Conceptual Change in the Social Sciences

Authored by: Cecilia Lundholm , Peter Davies

International Handbook of Research on Conceptual Change

Print publication date:  June  2013
Online publication date:  July  2013

Print ISBN: 9780415898829
eBook ISBN: 9780203154472
Adobe ISBN: 9781136578212

10.4324/9780203154472.ch15

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Abstract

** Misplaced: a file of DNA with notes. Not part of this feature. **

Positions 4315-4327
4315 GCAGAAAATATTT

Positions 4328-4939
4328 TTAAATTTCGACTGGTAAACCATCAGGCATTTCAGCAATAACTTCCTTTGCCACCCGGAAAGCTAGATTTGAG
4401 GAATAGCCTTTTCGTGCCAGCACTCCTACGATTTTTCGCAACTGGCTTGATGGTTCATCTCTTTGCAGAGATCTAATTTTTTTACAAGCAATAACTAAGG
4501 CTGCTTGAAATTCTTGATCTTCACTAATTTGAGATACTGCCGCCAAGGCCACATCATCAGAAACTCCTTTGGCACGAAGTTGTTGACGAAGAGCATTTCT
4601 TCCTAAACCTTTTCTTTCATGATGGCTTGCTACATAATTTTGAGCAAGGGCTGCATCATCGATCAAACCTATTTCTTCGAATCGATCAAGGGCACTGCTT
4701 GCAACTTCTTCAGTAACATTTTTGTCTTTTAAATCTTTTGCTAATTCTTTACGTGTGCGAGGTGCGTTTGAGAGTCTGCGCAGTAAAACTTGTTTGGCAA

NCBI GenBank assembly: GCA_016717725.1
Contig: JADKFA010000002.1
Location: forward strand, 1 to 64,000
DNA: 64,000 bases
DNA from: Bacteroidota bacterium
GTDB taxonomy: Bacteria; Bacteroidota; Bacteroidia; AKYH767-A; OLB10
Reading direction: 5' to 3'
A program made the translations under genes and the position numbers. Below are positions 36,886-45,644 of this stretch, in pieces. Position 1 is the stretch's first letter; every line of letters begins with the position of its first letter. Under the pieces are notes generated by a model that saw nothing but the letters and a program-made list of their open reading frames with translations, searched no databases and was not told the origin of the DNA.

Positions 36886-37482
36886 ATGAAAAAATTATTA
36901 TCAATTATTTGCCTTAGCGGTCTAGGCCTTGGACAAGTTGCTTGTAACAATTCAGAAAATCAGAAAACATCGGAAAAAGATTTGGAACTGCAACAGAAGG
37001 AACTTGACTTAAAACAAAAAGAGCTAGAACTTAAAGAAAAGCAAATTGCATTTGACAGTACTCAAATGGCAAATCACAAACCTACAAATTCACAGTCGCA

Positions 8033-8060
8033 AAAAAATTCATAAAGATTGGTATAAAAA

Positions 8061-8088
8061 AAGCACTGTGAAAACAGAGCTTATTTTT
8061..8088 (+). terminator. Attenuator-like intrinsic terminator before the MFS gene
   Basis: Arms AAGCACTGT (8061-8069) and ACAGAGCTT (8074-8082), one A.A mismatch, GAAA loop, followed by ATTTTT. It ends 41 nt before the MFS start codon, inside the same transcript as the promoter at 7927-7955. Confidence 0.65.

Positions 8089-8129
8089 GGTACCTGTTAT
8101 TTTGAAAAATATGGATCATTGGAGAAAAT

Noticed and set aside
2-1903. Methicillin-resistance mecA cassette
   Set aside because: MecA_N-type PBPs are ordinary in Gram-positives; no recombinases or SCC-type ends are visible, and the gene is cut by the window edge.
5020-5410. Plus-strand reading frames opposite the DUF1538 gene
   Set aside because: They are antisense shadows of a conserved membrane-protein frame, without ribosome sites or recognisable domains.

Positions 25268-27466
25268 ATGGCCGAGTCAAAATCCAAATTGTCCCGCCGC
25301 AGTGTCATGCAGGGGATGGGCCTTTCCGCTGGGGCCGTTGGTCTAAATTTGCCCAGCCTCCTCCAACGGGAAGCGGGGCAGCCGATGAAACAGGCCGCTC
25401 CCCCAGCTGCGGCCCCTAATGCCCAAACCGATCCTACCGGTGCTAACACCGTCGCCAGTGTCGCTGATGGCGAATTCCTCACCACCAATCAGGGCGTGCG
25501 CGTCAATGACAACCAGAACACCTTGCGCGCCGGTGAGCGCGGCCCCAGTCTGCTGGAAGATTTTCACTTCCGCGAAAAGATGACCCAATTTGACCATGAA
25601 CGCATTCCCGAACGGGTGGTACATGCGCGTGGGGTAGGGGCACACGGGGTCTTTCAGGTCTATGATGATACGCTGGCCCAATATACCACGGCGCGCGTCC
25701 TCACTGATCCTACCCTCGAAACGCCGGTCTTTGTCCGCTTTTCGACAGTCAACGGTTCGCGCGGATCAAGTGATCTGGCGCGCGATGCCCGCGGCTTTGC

The research evidence base for conceptual change in social science is thin compared to the evidence base in science and mathematics education. Murphy and Alexander (2008, p. 597) suggest that this is because it is “easier to identify misconceptions of or naïve theories in biology or physics, in comparison to history or reading where ‘correct’ or ‘scientifically-valid’ positions are elusive.” We accept this explanation and the implication that contesting theories within a discipline increase the difficulties in making judgments between “better” and “worse” conceptions. Disagreements over theory within a discipline draw attention to alternative value positions, and relationships between conceptual structure, values, and identity play an important role in our understanding of conceptual change in social science. To make our task manageable we restrict our attention to conceptual change in economics and environmental studies. Of course, the ideas and evidence discussed in this chapter may apply weakly, if at all, to other disciplines in social science.

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